Being able to provide evidence to everyone that your method for UX research and development is user-centered always goes a long way when you’re communicating UX plans to stakeholders.
Most stakeholders don’t speak the same visual language that experienced UX designers do. But they do have expectations. Apprehensions. And, more often than given credit for, inspired ideas.
So make time to hear what they have to say before launching full-on into your UX-design sprint.
Many stakeholders, especially those in leadership roles or the ones who interact with customers are likely to offer solutions for your UX plans and visual reasoning without truly defining what the actual problem is. And that’s okay. Even if the solutions they give don’t work or make sense in a design context, they can still help to define the real problem or justify why your UX solves it.
Letting stakeholders have their say before the UX-design work begins is also helpful for figuring out which elements of the UX they prioritize over others. Knowing if they favor impressions over conversions among other metrics lets you make smart design choices before enacting them.
Present the right UX plans to the right stakeholders
UX planning goes through many stages and iterations. Deciding on which UX plan to share with which stakeholder (and at which time) depends on the primary goal of your visual presentation.
Likely, you’ll find that the specific insights that stakeholders are capable of providing typically fall within categories closely related to their discipline or expertise. Keep this in mind as UX designs develop and you prepare for visual presentation and communicating UX plans to stakeholders.
For example, if you need feedback on visual style and how your UX plans might appeal to your intended audience, seek opinions from your marketing department. Sales executives might be better suited to guide choices for which UX features are must-haves to outdo the competition.
By breaking down your UX planning presentations into separate focused sessions, stakeholders gain a choice of options, like whether to weigh in on system design vs. the user flow of the UX.
In any case, stakeholders will be drawn to share their perspective on the things they’re good at.
Point out which obstacles the UX is expected to resolve
Whenever giving a visual presentation or communicating UX plans to stakeholders, do everyone a favor and tell them what problem you’re trying to solve and which ideas are being mulled over.
Most importantly, speak to the goal of the UX plan and not to any personal preferences you may have. Bringing stakeholders into your confidence not only builds trust and camaraderie between teams, it will also invite opportunities to discover (and correct) blind spots in your UX planning.
Incorporate organizational goals into UX design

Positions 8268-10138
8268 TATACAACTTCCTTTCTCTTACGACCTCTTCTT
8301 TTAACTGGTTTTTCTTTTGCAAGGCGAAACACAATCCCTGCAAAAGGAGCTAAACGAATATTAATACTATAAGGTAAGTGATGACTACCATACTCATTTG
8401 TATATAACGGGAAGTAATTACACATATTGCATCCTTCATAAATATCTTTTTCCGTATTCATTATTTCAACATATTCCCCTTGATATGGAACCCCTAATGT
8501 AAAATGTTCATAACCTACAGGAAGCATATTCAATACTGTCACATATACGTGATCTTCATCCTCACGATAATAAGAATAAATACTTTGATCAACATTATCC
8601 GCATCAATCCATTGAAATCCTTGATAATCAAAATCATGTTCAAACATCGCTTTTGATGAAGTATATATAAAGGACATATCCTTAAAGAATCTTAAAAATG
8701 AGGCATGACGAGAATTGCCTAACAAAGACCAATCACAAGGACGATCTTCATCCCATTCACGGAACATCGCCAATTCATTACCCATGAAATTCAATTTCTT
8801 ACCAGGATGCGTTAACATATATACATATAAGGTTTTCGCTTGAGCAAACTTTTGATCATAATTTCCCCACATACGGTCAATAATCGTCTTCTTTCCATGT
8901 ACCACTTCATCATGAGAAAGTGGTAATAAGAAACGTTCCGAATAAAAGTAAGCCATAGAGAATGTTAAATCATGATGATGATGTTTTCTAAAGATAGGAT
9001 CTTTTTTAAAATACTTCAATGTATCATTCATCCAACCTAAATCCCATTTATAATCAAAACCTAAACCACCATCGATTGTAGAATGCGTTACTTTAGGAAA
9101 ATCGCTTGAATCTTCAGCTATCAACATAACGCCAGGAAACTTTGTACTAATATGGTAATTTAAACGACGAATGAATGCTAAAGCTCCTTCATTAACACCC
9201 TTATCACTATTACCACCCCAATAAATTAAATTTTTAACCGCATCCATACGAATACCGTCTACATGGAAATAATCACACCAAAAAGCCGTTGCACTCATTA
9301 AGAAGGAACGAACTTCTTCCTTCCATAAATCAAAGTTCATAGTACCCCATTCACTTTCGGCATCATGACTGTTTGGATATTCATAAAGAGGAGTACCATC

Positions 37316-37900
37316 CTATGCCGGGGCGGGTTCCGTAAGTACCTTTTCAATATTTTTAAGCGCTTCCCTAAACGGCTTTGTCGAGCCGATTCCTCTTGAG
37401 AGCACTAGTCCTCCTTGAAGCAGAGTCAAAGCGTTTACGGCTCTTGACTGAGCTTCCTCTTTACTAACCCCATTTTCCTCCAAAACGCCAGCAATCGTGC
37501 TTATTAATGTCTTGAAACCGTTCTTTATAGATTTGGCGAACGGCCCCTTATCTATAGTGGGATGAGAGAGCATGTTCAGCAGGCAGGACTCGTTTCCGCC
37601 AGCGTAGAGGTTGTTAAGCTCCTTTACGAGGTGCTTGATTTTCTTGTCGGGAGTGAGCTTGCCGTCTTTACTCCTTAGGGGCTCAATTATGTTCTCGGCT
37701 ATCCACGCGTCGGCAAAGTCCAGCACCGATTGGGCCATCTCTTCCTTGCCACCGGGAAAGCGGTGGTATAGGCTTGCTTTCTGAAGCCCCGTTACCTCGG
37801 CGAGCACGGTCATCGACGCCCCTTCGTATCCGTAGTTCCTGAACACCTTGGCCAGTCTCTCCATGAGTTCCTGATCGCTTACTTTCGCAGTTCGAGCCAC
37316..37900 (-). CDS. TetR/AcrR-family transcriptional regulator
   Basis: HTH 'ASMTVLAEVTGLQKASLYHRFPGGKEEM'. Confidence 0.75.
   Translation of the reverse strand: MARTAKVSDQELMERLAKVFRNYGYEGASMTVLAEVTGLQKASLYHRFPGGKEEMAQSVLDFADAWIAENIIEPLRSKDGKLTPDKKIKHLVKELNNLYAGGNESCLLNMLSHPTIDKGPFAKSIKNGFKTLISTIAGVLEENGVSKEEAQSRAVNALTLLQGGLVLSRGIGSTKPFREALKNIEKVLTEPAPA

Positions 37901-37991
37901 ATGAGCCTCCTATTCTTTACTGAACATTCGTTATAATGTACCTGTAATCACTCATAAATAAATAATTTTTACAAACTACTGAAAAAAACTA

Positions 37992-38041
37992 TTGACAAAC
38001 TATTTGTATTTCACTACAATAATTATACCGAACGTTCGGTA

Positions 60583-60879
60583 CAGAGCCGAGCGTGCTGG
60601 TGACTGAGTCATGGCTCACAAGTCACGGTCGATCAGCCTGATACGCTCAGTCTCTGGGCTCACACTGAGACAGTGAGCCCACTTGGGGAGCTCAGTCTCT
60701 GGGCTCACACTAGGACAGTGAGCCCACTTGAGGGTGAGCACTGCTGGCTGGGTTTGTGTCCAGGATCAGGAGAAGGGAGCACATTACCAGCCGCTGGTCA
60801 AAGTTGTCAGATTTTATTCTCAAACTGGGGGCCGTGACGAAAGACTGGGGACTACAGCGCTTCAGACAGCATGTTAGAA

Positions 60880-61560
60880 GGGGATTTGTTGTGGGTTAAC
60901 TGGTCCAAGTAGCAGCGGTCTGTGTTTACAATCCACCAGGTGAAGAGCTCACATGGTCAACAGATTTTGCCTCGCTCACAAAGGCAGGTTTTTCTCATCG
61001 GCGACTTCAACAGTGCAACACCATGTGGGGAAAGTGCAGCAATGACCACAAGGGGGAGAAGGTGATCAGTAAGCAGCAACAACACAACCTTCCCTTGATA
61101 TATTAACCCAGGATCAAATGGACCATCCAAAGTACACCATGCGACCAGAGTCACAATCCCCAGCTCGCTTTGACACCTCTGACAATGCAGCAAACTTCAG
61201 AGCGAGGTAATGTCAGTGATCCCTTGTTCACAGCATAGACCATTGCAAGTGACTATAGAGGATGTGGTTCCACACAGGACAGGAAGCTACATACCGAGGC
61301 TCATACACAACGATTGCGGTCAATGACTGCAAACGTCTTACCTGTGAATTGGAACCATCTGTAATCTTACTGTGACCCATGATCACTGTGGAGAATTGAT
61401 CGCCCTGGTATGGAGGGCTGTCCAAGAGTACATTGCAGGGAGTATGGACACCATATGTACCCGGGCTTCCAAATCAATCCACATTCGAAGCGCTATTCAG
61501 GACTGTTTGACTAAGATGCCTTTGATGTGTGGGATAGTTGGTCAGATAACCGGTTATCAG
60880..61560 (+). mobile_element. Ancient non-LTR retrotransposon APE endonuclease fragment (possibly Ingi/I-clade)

This can best be accomplished with an alignment document that outlines any needs, problems, or objectives intended end-users may have, helping to inform and guide stakeholder feedback.
By sharing documentation in the beginning (for example, at a kick-off meeting), the UX design team will have a means to measure if the feedback being received serves the product’s primary audience and follows the outlined requirements. It also works as a gauge for your stakeholders.
When using the document for UX planning, everyone will have the same measure for prioritizing and deprioritizing feedback and changes, keeping things moving forward, and being consistent.
Approach design as a negotiation, not an ultimatum
Communicating UX plans to stakeholders is a business activity. Don’t get too defensive or argue for the sake of resisting change or compromise. Feedback isn’t meant to be taken so personally.
Whether you agree or disagree, remember that nothing is set in stone. UX plans should always be flexible and open to criticism early on. Rather than justify the initial visual reasoning of your UX plan, ask for further elaboration (or explanation) of the opinions being given by stakeholders.
After taking all viewpoints into consideration, make choices about what to change and what should be kept. Some elements of the UX plan will be worth conceding at the stakeholders’ request, while others will ultimately fall under the judgement of the UX designer’s expertise.
Above all, base your decisions on what’s best for the product and the people who will use it.
Communicating UX plans to stakeholders is an important, yet often overlooked aspect of the UX designer’s role. Rather than focusing on how stakeholder reactions (or resistance) might limit your creative freedom, look instead at how their shared feedback will improve the UX for end-users.
And if you’re collaborating and working closely with key stakeholders in marketing, engineering, product, and leadership, Lucidspark offers a better way to share ideas in a remote environment.